Leading Development Banks Pledge $175 Billion to Sustainable Low Carbon Transportby Press Release on 2012-06-26 06:17:26
25th July 2012: Global Logistics Media Press: The world’s eight leading development banks plan to invest $175 billion over a 10-year period supporting low-emission transport programs in Latin America, Asia and Africa. Programs include car sharing and rapid bus systems for these areas, whose cities are projected to experience a population growth exceeding 1 billion people over the next twenty years.
The World Bank and Asian Development Bank, along six other multilateral banks, announced plans for a $175 billion pledge of loans and grants at the U.N. Sustainable Development Conference in Rio de Janeiro. Sustainable transportation was established as a priority in the U.N.’s development agenda.
The banks say they are making financial commitment at a crucial time for the transportation sector. Cities in Africa and Asia are projected to add hundreds of millions of people to their populations. The banks explain, in a joint statement, that with rising incomes leading to a growth in the number of drivers, a shortage of efficient transportation in rapidly growing cities has creating major congestion. The result has been lost time and large costs, ranging from 2 to 5 percent of GPD.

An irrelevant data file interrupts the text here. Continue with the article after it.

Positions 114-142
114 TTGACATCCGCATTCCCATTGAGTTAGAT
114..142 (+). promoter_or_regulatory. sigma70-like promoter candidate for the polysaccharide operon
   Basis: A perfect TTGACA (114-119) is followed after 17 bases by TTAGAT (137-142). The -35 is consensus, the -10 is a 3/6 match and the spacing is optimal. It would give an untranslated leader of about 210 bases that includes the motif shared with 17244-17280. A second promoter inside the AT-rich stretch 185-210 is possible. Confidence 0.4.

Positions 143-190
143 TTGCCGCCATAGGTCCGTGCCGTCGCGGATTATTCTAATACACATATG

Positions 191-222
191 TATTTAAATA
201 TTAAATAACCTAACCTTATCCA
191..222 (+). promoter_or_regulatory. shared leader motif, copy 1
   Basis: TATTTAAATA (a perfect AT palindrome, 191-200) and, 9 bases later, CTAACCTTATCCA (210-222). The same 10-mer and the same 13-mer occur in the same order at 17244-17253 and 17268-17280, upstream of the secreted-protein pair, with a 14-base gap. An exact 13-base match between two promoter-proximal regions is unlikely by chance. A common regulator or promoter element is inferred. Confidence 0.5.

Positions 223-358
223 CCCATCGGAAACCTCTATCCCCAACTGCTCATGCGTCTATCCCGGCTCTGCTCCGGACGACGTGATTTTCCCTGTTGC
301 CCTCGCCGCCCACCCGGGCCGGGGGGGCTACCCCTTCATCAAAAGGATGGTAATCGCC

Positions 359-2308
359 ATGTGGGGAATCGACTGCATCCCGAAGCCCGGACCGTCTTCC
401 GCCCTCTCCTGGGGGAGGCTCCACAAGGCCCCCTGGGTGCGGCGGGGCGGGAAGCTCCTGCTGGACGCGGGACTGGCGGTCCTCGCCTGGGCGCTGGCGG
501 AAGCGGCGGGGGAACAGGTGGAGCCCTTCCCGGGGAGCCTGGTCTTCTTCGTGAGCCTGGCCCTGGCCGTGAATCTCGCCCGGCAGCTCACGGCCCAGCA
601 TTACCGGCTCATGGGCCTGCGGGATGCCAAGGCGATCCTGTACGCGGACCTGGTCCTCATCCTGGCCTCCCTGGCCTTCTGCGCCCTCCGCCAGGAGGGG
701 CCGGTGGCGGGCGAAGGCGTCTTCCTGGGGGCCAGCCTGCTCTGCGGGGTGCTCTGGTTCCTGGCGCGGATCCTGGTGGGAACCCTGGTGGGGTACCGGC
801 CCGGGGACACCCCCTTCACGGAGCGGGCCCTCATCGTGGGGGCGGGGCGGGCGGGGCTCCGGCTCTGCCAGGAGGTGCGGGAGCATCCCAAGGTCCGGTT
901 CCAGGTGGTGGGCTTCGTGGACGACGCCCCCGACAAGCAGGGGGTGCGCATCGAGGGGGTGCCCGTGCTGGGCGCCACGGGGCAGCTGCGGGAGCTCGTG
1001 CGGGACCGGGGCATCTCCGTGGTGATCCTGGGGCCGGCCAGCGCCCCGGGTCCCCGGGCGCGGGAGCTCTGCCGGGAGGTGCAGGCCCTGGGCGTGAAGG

According to the Partnership on Sustainable Low Carbon Transport (SLoCat), a partnership involving U.N. organizations, the development banks and other development organizations, the pace of urban growth with call for new transportation systems to help affected cities prevent urban sprawl and congestion.
Cornie Huizenga, an organizer SLoCaT's Rio+20 campaign, explains: "The breakthrough that we are witnessing allows us to plan for the one billion people who will move to cities over the next 20 years and the one billion people still living in poverty.”
Development banks also claim that, if current trends continue, the transportation sector will account for 46 percent of global greenhouse emissions by 2035, making it the world’s leading emitter of greenhouse gases. Joan Clos, executive director of U.N.-HABITAT, a U.N. agency centered on urban development, explains: "These unprecedented commitments have the promise to save hundreds of thousands of lives by cleaning the air and making roads safer; cutting congestion in hundreds of cities; and reducing the contribution of transportation to harmful climate change.”
The development banks estimate that developing countries in Asia will need over $2.5 trillion in transportation investment between 2010 and 2020, and in Latin American countries, $0.7 trillion will be needed. Investment banks also state that, in Africa, annual investments of $18.3 billion will be needed between now and 2020.